“The severity of those wasn’t nearly as bad, but they’re still injuries,” Wilson said. “I’ve learned over the years that I’m a professional athlete, and part of my job is knowing how to rehab. Most importantly, the rest days are just as important as the working ones.

“When I was a kid I was just, ‘Go go go!’, but you come to appreciate the days of healing. I made healing my job, and it was essentially eight weeks to the day that I was back in the saddle, so that was reassuring.

“I really have a great team behind me. My wife (equine chiropractor Laura Trotter) is just phenomenally supportive, and my personal trainer Matt Munro is a physiotherapist as well. When you have such a passion and a love for the sport like I do, it makes it easy to work harder and be ready to go as soon as you return.”

Wilson showed she was definitely ready to return, capping her 2019 season with 59 wins to finish sixth in the standings last year.

The jockey used to travel south in the winters to work the Fair Grounds meet, but that changed when she and Trotter started a family. Now, Wilson prefers to stay home with her 3-year-old twin daughters, Avery and Grace. She’ll still fly to Florida a couple times a month as the weather starts to warm up, staying for the weekend to breeze a few horses for regular clients, then returning home to her family.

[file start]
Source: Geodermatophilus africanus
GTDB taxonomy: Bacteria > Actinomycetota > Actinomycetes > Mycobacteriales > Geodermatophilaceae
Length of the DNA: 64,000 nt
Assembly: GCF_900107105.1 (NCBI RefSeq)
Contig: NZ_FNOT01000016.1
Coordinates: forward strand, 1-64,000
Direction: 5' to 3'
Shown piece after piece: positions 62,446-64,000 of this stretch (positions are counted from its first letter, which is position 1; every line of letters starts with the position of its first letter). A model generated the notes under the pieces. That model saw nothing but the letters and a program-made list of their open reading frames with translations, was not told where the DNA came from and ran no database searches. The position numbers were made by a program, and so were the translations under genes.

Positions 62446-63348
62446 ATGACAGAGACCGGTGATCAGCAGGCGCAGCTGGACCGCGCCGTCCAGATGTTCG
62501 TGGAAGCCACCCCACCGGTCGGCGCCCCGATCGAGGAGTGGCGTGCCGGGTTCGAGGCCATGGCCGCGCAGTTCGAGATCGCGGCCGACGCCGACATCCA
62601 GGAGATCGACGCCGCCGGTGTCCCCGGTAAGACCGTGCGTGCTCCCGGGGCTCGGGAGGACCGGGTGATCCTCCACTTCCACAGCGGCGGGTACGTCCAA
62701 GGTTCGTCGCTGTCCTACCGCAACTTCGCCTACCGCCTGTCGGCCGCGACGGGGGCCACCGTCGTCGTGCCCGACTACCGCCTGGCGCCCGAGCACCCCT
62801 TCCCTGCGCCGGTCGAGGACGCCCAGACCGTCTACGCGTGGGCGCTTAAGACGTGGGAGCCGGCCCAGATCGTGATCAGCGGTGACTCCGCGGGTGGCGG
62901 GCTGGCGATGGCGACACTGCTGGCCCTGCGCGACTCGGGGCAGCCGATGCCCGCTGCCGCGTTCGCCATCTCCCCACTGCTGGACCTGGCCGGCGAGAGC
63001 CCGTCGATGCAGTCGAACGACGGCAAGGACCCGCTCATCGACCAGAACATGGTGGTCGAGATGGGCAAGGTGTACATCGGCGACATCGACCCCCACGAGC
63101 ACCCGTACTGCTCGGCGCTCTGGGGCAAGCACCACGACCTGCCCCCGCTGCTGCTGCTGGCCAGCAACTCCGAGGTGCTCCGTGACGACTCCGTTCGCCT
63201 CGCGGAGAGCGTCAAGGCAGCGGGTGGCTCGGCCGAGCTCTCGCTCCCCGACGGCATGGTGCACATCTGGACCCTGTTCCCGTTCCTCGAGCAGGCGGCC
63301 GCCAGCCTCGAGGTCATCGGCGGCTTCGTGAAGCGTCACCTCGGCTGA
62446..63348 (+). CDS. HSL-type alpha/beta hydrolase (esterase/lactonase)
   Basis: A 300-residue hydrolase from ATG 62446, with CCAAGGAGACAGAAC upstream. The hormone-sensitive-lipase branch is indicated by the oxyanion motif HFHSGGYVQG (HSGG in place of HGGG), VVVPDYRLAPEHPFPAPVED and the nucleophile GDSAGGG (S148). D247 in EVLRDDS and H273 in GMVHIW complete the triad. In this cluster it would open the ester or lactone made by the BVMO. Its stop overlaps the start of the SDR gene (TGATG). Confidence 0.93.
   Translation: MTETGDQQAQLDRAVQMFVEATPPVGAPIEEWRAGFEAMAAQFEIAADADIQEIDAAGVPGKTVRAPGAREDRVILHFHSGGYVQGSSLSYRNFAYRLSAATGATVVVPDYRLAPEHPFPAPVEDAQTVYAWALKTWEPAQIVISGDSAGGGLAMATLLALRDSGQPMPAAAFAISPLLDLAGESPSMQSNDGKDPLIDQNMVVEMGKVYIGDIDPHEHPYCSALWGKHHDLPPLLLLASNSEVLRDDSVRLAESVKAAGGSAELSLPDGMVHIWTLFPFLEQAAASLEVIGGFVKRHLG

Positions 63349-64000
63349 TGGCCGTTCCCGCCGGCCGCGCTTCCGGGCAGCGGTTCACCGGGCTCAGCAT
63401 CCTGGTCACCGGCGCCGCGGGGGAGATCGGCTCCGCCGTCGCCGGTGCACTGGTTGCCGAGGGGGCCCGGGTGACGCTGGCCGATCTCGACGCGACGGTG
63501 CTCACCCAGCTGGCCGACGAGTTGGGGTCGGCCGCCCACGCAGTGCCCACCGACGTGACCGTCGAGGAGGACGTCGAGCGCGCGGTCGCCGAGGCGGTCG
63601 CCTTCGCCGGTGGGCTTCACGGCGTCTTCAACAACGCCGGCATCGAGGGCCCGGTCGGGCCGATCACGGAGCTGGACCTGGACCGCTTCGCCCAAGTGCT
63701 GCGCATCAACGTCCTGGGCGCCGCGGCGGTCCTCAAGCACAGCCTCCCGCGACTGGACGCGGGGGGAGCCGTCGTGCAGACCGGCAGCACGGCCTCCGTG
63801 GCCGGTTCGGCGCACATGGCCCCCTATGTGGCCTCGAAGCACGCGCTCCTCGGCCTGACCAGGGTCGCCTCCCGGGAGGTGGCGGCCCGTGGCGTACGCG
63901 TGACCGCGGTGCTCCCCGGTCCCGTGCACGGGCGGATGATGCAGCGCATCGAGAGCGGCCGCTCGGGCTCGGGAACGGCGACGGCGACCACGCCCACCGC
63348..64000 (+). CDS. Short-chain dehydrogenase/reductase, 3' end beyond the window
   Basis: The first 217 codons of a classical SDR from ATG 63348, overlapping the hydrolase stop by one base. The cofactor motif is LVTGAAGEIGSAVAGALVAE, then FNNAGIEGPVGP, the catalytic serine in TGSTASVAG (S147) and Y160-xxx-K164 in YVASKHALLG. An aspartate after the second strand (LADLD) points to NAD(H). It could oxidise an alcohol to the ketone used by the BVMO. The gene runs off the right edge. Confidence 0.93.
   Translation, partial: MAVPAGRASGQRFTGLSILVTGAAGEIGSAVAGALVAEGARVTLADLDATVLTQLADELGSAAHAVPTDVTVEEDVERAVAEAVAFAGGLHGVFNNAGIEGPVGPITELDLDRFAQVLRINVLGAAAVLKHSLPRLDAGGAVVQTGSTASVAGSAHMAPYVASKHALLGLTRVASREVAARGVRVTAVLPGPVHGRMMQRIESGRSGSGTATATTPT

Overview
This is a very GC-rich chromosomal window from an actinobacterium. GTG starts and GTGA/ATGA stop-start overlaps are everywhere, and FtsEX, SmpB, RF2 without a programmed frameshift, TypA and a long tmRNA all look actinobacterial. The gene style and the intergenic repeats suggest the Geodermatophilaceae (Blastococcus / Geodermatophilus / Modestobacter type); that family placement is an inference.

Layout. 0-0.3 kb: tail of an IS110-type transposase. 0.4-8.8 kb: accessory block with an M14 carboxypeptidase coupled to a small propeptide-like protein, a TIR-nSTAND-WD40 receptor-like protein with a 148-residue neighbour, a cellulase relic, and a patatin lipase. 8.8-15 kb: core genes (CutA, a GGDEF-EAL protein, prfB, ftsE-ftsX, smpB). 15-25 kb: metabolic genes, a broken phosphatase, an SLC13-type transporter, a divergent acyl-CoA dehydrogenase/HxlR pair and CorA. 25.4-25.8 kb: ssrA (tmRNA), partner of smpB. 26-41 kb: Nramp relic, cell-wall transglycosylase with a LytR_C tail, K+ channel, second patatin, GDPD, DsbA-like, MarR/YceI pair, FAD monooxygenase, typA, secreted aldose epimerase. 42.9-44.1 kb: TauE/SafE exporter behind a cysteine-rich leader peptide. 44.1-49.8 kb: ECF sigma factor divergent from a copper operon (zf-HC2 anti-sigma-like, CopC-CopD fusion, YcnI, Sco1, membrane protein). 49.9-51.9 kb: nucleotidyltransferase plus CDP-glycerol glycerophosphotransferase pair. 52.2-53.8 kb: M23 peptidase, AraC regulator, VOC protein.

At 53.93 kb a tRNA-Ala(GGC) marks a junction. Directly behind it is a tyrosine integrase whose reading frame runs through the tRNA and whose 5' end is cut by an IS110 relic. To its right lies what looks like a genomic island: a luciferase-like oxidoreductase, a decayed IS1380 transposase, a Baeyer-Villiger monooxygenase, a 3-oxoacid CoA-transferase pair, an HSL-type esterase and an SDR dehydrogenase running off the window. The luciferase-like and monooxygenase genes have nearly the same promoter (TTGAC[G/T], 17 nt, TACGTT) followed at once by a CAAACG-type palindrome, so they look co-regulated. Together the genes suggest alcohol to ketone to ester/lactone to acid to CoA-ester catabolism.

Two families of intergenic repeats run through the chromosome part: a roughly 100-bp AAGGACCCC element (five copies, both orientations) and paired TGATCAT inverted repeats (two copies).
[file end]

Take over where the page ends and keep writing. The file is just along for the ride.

Until this spring, of course. The coronavirus pandemic put the entire Woodbine meet in jeopardy, so like the rest of her fellow jockeys based at the Ontario track, Wilson was grateful to be riding when the season started in June, about six weeks later than usual.

The hard-working 39-year-old has since turned the abbreviated meet into a successful one, making it one of her best years in the saddle yet. Wilson says she’s far from finished, though.

“This game’s been good to me, and I enjoy it every single day, every single leg up,” Wilson said. “I think I’ll keep riding for as long as I’m healthy and happy. When you’re winning races for great connections it’s easy to have a love for the sport, and being in the winner’s circle always helps you pull out of tough times, so there’s no better reason to keep going.”

The post Breeders’ Cup Presents Connections: Wilson Making The Most Of ‘Bizarre’ Year appeared first on Horse Racing News | Paulick Report.